The diagnosis of C. parvum in patients with diarrhea is usually made by using acid-fast or immunofluorescence staining on unconcentrated fecal smears. Appropriate concentration methods may enhance detection when small numbers of oocysts are present, but some methods such as formalin-ethyl acetate concentration may result in loss of many oocysts (52,53). While several enzyme-linked immunosorbent assay methods are available for detection of fecal cryptosporidial antigen with 83% to 95% sensitivity in diarrheal specimens, these methods are less sensitive in formed specimens and require more time. Microscopy using immunofluorescence antibody is slightly more sensitive and may be faster (54,55).
Polymerase chain reaction (PCR) provides a new method that may help detect Cryptosporidium in water supplies or asymptomatic carriers. A genomic DNA library has been constructed in the plasmid pUC18 for propagation in Escherichia coli. After sequencing a 2.3 kilobase C. parvum-specific fragment, a 400-base sequence with a unique Sty I site has been amplified by using primers of 26 nucleotides each (56). Laxer et al. then used a 20-base probe labeled with digoxigenin-11-dUTP to detect C. parvum DNA in fixed, paraffin-embedded tissue (57). In addition, primers for a 556 BP Cryptosporidium-specific region of the small subunit 18s ribosomal RNA gene have been used to produce a PCR product with unique Mae 1 sites that distinguish C. parvum from C. baileyi and C. muris (58). Available methods for detection of viable oocysts in environmental samples are relatively insensitive and under active investigation.
Despite numerous attempts at examining transfer factor, hyperimmune colostral antibody, and more than 100 antiparasitic and antimicrobial agents, few agents have shown modest benefit in controlled studies; paromomycin is one of them. Although this agent does not eradicate the parasite in immunocompromised patients, it slightly reduces parasite numbers (from 314 x 106 to 109 x 106 oocysts shed per day) and decreases stool frequency, with a tendency toward improved Karnofsky scores and reduced stool weight (59). In view of its effectiveness in driving sodium cotransport (60) and its success in studies of experimental animals, we are examining a new approach to speeding repair of disrupted intestinal barrier function by using glutamine and its derivatives.
The ability of the thick-walled oocysts to persist and spread in the environment and their well-documented resistance to chlorine are responsible for the spread of Cryptosporidium even in fully chlorinated water supplies that meet existing turbidity standards in drinking water and swimming pools. Although some scientists have noted that 9,600 parts per million (mg/l) of chlorine for one minute of exposure are required to decontaminate water (14), others have noted that even after exposure to full-strength household bleach (5.25% sodium hypochlorite; 50,000 parts per million) for 2 hours, the oocysts still remained infectious for experimental animals (15). While Giardia are 14 to 30 times more susceptible to chlorine dioxide or ozone, respectively, ozone is probably the most effective chemical means of inactivating Cryptosporidium oocysts (16). Consequently, eradication of the organism from drinking water supplies depends on adequate flocculation and filtration, rather than chlorination. Although previous turbidity requirements were based on the removal of larger parasite cysts such as those of Giardia lamblia or Entamoeba histolytica, the smaller C. parvum oocysts are more difficult to remove. Several waterborne outbreaks, including the recent outbreak in Milwaukee, have occurred with turbidity levels in the 0.45 to 1.7 nephelometry turbidity units (NTU) range. In a study of waterborne cryptosporidiosis, predominantly among HIV-positive adults in Clark County, Nevada, Goldstein et al. (1996) report that the outbreak was associated with a substantial number of deaths and that the turbidity of the implicated water never exceeded 0.17 NTU (much lower than the new standard of 0.5 NTU required for 95% of measurements each month, with no spikes over 1.0 NTU) (5).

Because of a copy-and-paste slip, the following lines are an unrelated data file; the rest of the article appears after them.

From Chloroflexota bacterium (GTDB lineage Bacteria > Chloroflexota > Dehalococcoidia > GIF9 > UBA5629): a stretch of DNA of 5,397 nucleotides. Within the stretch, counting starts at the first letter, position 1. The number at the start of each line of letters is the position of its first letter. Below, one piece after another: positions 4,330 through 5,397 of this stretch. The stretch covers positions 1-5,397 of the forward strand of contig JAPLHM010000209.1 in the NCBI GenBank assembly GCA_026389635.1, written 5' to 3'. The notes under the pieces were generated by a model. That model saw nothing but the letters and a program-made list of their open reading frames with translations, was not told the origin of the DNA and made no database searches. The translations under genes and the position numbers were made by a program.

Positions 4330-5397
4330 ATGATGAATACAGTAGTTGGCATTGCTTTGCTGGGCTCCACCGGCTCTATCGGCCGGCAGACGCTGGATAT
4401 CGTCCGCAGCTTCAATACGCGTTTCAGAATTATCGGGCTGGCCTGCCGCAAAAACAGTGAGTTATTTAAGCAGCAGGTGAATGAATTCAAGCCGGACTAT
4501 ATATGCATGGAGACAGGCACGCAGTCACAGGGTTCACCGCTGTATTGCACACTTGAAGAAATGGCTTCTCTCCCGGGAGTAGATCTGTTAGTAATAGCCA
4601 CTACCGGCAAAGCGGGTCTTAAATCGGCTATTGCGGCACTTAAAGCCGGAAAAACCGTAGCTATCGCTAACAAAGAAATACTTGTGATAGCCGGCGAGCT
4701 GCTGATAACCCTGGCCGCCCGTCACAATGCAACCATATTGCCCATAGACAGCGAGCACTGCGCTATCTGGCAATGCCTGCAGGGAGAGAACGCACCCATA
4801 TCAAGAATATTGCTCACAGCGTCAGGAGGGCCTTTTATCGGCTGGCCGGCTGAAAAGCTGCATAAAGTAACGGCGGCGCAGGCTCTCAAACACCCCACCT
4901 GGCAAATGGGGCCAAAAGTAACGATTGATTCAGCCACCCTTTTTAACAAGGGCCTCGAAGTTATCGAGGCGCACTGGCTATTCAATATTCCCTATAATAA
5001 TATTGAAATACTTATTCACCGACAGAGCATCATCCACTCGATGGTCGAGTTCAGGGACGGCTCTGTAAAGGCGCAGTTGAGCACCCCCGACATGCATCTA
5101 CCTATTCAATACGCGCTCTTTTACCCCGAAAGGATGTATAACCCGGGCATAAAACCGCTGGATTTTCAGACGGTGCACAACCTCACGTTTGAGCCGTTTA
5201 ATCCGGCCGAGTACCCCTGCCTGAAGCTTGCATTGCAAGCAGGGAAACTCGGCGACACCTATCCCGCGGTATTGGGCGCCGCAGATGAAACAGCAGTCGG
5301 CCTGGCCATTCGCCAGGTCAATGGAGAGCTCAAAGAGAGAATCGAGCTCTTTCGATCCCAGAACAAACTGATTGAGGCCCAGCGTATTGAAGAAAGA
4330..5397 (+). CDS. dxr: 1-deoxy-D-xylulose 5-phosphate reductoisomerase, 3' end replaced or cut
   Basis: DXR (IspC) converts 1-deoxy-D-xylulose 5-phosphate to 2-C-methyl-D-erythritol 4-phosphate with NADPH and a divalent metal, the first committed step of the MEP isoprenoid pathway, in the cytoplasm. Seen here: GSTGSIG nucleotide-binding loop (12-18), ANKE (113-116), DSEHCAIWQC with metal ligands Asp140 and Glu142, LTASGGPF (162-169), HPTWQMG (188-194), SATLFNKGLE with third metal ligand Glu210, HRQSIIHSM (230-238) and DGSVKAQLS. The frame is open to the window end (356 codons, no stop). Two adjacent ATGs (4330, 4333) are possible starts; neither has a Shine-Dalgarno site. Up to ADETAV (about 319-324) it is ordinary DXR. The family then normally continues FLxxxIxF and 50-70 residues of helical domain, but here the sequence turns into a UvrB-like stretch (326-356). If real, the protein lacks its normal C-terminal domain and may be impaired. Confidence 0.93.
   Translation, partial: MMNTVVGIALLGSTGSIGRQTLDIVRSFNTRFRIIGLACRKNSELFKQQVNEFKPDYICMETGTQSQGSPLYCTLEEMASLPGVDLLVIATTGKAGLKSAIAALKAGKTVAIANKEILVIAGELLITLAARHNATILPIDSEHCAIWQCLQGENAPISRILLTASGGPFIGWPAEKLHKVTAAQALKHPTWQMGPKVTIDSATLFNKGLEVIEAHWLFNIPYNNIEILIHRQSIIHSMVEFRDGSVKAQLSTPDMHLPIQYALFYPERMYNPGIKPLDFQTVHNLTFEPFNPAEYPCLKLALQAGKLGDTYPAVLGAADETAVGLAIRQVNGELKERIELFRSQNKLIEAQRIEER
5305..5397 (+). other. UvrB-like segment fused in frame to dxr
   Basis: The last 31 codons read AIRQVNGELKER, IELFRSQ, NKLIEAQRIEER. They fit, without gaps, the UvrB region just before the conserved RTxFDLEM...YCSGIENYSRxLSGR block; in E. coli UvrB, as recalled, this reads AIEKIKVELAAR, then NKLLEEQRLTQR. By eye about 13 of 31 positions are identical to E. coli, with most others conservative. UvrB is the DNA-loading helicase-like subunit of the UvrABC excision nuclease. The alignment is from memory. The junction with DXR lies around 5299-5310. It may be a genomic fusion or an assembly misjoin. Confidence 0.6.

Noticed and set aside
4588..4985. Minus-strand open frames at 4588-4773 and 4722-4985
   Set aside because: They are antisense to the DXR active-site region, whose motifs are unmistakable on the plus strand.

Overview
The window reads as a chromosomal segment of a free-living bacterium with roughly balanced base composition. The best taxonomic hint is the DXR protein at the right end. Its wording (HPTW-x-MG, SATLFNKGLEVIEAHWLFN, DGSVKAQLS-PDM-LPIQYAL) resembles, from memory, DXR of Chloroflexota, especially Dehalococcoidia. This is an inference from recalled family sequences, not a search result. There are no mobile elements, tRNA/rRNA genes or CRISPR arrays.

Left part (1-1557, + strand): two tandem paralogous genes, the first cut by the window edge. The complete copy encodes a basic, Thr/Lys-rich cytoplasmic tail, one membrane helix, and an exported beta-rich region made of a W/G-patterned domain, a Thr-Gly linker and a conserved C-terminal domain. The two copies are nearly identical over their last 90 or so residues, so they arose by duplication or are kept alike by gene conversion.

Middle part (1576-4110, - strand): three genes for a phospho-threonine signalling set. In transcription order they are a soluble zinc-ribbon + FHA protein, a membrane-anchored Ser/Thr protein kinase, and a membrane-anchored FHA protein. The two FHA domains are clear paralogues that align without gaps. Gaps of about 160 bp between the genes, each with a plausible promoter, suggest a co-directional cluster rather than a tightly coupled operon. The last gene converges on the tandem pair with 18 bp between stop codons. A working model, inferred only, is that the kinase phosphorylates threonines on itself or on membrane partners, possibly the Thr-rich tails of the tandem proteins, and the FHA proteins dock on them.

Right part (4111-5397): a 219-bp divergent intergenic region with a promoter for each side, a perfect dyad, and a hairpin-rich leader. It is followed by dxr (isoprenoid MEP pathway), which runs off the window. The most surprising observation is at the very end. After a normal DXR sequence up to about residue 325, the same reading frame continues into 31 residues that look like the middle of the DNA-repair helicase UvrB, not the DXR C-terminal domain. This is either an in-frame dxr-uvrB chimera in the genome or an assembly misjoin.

New approaches to the eradication of infectious oocysts from water supplies are needed, possibly using reverse osmosis, membrane filtration, or electronic or radiation methods, instead of the ineffective chemical or difficult filtration techniques currently used. Ideally, these new methods would provide low cost, effective treatment that could be applied in developing areas as well. Meanwhile, an improved understanding of the pathogenesis and impact of Cryptosporidium infections should aid the development of improved treatment and control of this ubiquitous, highly infectious threat to the water supply and to the people it serves, especially malnourished children and immunocompromised patients around the world.
Dr. Guerrant is Thomas H. Hunter Professor of International Medicine and director, Office of International Health, University of Virginia School of Medicine. He holds several patents on innovative approaches to the diagnosis and treatment of common gastrointestinal illnesses. In addition to his many other contributions, Dr. Guerrant is instrumental in shaping tropical medicine training in the United States.
Much of our work on cryptosporidiosis is supported by an International Collaboration in Infectious Diseases Research Grant #2 U01 AI26512 from the National Institute of Allergy and Infectious Diseases, National Institutes of Health. Some of these materials were presented as a part of an American Society for Microbiology symposium on emerging infections at the 95th general meeting in Washington, D.C.
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Suggested citation: Guerrant RL. Cryptosporidiosis: An Emerging, Highly Infectious Threat. Emerg Infect Dis [serial on the Internet]. 1997, Mar [date cited]. Available from http://wwwnc.cdc.gov/eid/article/3/1/97-0106